The Committee for Economic Development
a 60-year-old pro-business think tank. This group has recently dedicated
some of its resources to the problems associated with intellectual property
rights in a digital setting. The resulting report could easily have become
another rabid missive on the evils of "piracy" and the need for heavy
governmental involvement. But the CED took a different approach. The
report (available as a 100-page PDF
) takes a surprisingly broad view of the situation. It contains
little that is truly new for people who have been following
the situation, but it does show that the business community is beginning to
figure out that there is more to think about than the entertainment industry's
The introduction talks about the challenges posed to publishers by
ubiquitous computers and high-speed networking. It notes that sales of
audio CDs have dropped significantly, but also discusses a number of
(non-piracy) reasons for why that is happening. Movie sales, in contrast,
are better than ever; bandwidth limitations have something to do with that,
but the fact that movie customers feel they are getting their money's worth
also is relevant.
Potential responses to
unwanted copying of copyrighted materials are discussed. The report notes,
New business arrangements have consistently emerged in response to
new technologies. Over the long term, the creators of advances in
science and the arts have profited from advances in new production
and distribution technologies. And attempts to protect existing
production and distribution arrangements by law have failed.
The report then goes into a detailed history of copyright law. The authors are
clear on the fact that the real purpose of modern copyright law is to promote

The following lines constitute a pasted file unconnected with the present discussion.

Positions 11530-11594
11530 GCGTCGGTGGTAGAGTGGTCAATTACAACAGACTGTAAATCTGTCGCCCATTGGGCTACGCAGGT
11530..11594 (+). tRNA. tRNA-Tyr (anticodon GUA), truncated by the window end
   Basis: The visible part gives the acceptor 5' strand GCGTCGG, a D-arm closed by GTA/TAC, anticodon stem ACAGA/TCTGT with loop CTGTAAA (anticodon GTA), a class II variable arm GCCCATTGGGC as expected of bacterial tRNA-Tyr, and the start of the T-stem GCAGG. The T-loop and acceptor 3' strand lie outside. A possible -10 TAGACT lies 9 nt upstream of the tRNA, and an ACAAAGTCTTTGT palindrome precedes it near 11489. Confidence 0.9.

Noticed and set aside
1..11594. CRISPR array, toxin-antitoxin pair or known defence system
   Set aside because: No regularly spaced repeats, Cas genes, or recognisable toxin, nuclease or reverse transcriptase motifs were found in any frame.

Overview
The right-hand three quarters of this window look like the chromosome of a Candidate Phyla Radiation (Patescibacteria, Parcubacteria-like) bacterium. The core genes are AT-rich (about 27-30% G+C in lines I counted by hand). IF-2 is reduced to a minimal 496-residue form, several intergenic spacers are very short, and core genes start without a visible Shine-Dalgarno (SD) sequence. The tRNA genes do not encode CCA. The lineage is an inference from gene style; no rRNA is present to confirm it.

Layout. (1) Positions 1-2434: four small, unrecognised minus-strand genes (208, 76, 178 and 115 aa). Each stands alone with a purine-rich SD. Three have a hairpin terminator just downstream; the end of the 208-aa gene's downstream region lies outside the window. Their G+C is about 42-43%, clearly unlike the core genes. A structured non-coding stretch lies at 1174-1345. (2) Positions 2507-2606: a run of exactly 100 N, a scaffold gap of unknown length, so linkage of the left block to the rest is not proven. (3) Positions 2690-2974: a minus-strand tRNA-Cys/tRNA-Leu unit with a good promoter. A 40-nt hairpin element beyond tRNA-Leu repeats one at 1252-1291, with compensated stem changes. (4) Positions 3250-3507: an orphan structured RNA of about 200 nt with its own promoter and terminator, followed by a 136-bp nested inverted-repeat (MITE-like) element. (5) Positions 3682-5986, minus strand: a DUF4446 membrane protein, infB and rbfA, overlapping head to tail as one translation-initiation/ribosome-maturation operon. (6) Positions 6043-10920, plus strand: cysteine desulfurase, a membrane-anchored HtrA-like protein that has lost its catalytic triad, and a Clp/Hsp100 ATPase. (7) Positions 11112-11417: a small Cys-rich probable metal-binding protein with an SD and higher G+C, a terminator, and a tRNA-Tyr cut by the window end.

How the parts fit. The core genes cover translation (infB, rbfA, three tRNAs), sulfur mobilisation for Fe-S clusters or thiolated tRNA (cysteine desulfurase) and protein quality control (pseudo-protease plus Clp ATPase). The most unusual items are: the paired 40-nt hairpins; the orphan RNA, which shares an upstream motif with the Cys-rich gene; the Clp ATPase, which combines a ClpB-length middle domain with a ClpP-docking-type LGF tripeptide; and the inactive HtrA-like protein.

artistic and scientific advancement; the provision of certain monopoly rights to
copyright holders is simply a means to that end. It is often repeated that
creators of copyrighted materials rely heavily on work that was done
before; there is little that is truly and completely original. The
importance of fair use rights and the public domain is discussed several
There is a discussion of responses to piracy which covers most of the usual topics: the
DMCA, various other legislative efforts (broadcast flag, the CBDTPA),
enforcement actions, digital rights management schemes, etc. The authors
are not enthusiastic about legislative "solutions" to the problem; they see
laws like the DMCA and state "super DMCA" proposals as anti-competitive,
inimical to fair use rights and the public domain, and ineffective. Among
other things, they point out that legally-required copy protection schemes
can enshrine weak technology and inhibit the development of stronger
The report has little good to say about digital rights management (DRM)
systems. For starters, DRM systems usually fail in the long term; once a
DRM system has been broken, the exploit code can be spread far and wide
over the net. DeCSS is used as an example - and the authors even note that
DeCSS was created to play DVDs on Linux systems rather than as a piracy tool.
Privacy issues with DRM systems are mentioned. The report talks about the
innovation which has resulted from the widespread dissemination of
general-purpose computers, and how legally-mandated DRM threatens to put an
end to that.
There are a few paragraphs dedicated to the effect on
The role of open source software is being systematically ignored in
many of the proposals under discussion in this report, and
particularly in the broadcast flag context. Open source software
is increasingly important as a source of innovation; it can be
far more reliable and secure than proprietary software because
talented programmers around the world can examine the code and try
to break its security, without having to worry about hidden
backdoors or holes. Yet such examination and the resulting